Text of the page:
Flute played with plenty of smiles

The Magic Flute

Welsh National Opera

Birmingham Hippodrome


THERE was no mistaking the star of this rollocking romp through Mozart's final opera - David Stout in his first night in the role in this particular run.

He appears as a sort of cross between Harpo Marx and Peter Ustinov and along with a fine baritone full of power and depth he displays immaculate comic timing.

His delivery, body language and expressions were faultless, milking every possible laugh from the role of the chattering bird catcher Papageno and if ever he is at a loose end  a career in panto or comedy is his for the taking.

This WNO version in English first saw the light of day in 2005 and has managed to keep a freshness about it from the orange coated, bowler hatted brotherhood to the Downton Abbey maids in waiting.

It was written amid Mozart's collaboration with Emanuel Schikaneder who had his own theatre company in Vienna performing farces and fairy tale operas.

It was a great success but Mozart died soon after it opened in 1791. The Magic Flute tells the tale of Tamino,  (Peter Wedd in fine voice) who is attacked in a forest by what appears to be a giant prawn which is seen off by the three maids (Camilla Roberts, Carolyn Dobbin and Joanne Thomas) who provide not only clear voices but plenty of humour reminiscent of Gilbert and Sullivan.

When Tamino recovers he is set up by the Queen of the Night (Laure Meloy) to rescue her daughter Pamina ho has been kidnapped by her enemy Sarastro (Paul Hodges).

The tale gets a bit hazy from that point on. We know Tamino is given a magic flute to protect him and Papageno is ordered to go along as his faithful sidekick with a box of  magical bells as an added defence.

Laure Meloy showed a tremendous vocal range with a beautifully clear voice as the Queen of the Night

Form there it gets a bit hazy - fun, very colourful, amusing and interesting- but hazy.

We have a group of magical animals, the aforementioned brotherhood, three boy guides on flying bicycles an evil Monostatos (Howard Kirk) determined to have his wicked way with our sweet princess, Pamina, as well as the perfect woman for our birdcatcher, the ancient old crone from somewhere around Bacup, Papagena, (Claire Hampton) who needless to say turns into a bit of a stunner when Papageno has passed all the tests of the brotherhood, sort of, give or take a few dozen lapses.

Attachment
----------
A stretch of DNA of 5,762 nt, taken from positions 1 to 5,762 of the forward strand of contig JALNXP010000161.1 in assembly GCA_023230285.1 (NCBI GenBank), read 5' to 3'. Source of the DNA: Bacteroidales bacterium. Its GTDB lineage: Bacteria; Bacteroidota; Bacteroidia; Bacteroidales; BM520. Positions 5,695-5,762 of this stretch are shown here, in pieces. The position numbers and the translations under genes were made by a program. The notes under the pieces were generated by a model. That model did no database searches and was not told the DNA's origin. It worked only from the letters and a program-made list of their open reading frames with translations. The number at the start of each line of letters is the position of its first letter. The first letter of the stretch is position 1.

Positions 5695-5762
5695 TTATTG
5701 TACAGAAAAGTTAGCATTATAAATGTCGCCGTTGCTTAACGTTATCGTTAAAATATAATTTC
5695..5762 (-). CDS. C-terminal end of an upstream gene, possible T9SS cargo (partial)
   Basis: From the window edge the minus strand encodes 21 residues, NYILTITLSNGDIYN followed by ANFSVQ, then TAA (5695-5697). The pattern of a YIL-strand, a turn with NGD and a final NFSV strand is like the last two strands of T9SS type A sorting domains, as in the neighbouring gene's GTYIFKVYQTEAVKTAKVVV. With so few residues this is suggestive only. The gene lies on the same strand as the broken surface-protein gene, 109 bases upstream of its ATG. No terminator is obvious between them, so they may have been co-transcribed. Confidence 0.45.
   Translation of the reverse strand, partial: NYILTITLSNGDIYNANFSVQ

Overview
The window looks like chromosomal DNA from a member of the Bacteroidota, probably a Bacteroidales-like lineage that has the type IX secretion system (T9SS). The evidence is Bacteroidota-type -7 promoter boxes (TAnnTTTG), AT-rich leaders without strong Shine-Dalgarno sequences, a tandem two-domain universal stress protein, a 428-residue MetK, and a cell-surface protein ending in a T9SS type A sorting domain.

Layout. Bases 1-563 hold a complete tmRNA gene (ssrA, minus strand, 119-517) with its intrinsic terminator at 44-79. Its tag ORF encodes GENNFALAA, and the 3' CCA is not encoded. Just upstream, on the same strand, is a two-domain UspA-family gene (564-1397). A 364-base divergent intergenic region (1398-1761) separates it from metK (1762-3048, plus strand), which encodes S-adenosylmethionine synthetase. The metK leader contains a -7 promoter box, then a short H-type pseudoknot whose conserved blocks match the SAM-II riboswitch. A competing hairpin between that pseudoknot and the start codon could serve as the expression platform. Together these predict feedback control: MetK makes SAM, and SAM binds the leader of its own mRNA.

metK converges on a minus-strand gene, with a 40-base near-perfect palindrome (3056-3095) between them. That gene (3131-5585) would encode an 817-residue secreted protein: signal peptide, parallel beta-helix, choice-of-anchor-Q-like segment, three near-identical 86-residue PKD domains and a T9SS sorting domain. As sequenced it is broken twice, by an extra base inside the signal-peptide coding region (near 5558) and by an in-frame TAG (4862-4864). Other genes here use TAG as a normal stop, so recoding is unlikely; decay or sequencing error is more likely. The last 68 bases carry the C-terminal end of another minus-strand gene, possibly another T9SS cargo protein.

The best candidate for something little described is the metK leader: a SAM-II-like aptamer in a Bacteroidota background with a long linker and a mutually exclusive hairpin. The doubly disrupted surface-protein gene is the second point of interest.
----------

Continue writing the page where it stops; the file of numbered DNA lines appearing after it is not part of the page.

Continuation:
Amid all WNO produced some excellent singing and acting as much of the flute is spoken.

For the excellent Laure Meloy and Paul Hodges there was an extra challenge. In her aria The vengeance of Hell boils in my heart Laure has to reach a top F which is the sort of pitch that attracts inquisitive dogs while Hodges deep velvety bass lurks around bottom F quite a few times, which is the sort of sound level that attracts whales.

Both managed it with aplomb. 

Visually the opera is a delight with a clever set, all doors and trap doors from designer Julian Crouch with some stunning costumes from Kevin Pollard. 

The original was directed  by Dominic Cooke with Benjamin Davis directing the revival.

Finally a word about James Southall, the 28-year-old conductor. The orchestra was lively with plenty of colour and zest about it. The played as if they meant it. The pit may have found itself a new star.

The flute trills again on 13-11-10.

Roger Clarke 


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